Guides to Innovation at Scale: Planning a Challenge – Part 3

Underpinning the success of many innovation programs is an approach that uses Challenges. By setting up questions that ask for participants’ solutions to real problems, companies are better positioned to innovate in a continuous, scalable manner. This guide is the third and final of part of a mini-series focusing on the different elements of this Challenge-Driven Methodology.

In part one, we discussed how to decide on the foundations of the Challenge. Then, in part two, we discussed the process of framing Challenges. Now, we’ll look at the final crucial element of Challenge planning: communications. Combined, these three guides offer a great insight into what needs to be done and when in order to run successful innovation Challenges.

We’ll break the communication phase down into five areas and illustrate how the messaging should change at different stages of the Challenge process, to better reflect what the audience needs to do at that moment.

The Challenge-Driven Methodology: An Overview

Above is the Challenge-Driven Methodology that Wazoku uses with businesses that are starting an innovation program. We designed it to be universal and customizable to allow the companies that we work with, regardless of industry or scope, to get started on the journey towards scalable and sustainable innovation.

With this structure in place, so that people in the organization can see the process at a glance, it becomes easier to see what the program is working towards.

Three Key Phases of Challenge Planning

Breaking down this methodology even further, there are three stages in planning a Challenge. Following on from parts one and two, with the background and framing of the Challenge established, it’s now critical to agree on a communications strategy.

We’ll discuss what to communicate and when, all the way from initial “teaser” communications, through Challenge launch and live, all the way to the communications sent out once the Challenge is completed.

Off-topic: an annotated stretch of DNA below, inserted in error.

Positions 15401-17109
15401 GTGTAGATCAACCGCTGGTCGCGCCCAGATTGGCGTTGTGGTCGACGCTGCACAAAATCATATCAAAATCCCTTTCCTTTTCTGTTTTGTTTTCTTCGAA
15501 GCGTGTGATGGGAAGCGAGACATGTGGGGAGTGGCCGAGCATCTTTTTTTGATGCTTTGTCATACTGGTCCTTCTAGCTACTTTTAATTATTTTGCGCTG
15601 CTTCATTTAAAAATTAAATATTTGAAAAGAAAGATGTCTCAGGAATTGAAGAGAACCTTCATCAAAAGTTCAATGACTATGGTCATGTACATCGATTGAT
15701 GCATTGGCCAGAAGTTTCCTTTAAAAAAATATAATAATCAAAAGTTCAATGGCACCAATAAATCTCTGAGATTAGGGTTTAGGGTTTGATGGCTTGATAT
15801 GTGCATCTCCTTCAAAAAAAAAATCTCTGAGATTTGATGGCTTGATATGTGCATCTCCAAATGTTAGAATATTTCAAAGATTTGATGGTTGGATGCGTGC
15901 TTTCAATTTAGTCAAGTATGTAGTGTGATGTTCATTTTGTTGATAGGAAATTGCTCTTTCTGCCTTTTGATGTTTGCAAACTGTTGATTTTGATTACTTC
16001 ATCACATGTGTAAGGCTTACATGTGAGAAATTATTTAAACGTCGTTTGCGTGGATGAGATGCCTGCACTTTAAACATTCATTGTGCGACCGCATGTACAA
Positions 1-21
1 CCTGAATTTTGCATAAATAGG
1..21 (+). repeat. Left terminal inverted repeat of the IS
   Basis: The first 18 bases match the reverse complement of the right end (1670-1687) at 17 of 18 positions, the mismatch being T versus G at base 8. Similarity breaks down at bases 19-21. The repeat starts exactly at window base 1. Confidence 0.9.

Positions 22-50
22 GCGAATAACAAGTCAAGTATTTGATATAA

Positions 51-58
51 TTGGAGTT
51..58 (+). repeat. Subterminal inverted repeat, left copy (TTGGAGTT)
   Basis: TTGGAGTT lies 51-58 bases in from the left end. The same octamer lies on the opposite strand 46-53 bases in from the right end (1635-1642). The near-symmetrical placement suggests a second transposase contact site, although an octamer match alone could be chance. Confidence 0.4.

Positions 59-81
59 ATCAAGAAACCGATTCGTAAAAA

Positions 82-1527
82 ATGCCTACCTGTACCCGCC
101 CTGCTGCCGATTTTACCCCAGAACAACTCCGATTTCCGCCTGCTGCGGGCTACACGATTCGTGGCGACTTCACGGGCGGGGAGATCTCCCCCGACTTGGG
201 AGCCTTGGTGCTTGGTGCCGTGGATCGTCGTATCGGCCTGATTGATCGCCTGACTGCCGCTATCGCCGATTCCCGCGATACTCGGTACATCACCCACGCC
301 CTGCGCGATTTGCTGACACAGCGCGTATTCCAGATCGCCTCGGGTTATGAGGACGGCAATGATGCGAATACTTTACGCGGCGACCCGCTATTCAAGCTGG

Challenge Communications Process: Teaser Comms

Teaser communications refers to the earliest part of this overall communication strategy. It’s the time when the intended audience is least familiar with the concept of the Challenge. As such, it’s vital that fundamental scoping questions are answered by the organization running the Challenge to establish goals and intent from the outset.

Here, it’s important to understand the best way to reach the target audience. This audience – whether part of an internal or external crowd – are receiving tens, if not hundreds of communications a day, so standing out can be difficult.

It’s also important to establish who on the Challenge management team is responsible for sending out these teaser communications. Finally, it can be handy to think about any upcoming events that the organization is running which could act as a nice tie-in.

For example, if the Challenge is looking to improve the environmental credentials of the business and there’s an event around sustainability coming up, ensuring that a mention of the Challenge happens at that event would be beneficial.

Challenge Communications Process: Launch Comms

Once these initial points have been answered, it’s then advisable to move on to the communications that will be sent out around the launch of the Challenge. The audience is at least familiar with or aware of the fact that a Challenge is coming up, now it’s about telling them how they can take part.

The questions that need to be answered here include:

  • How do the audience access the platform? This is where the question, the full details of the Challenge, and the submission is housed. Ensuring that those tasked with taking on the Challenge have access to it is crucial.
  • Can people participate on different devices? Software like MS Teams – which is integrated into the Wazoku platform – can run across several different device-types. Restricting the Challenge to a desktop only can limit how many people submit a proposal.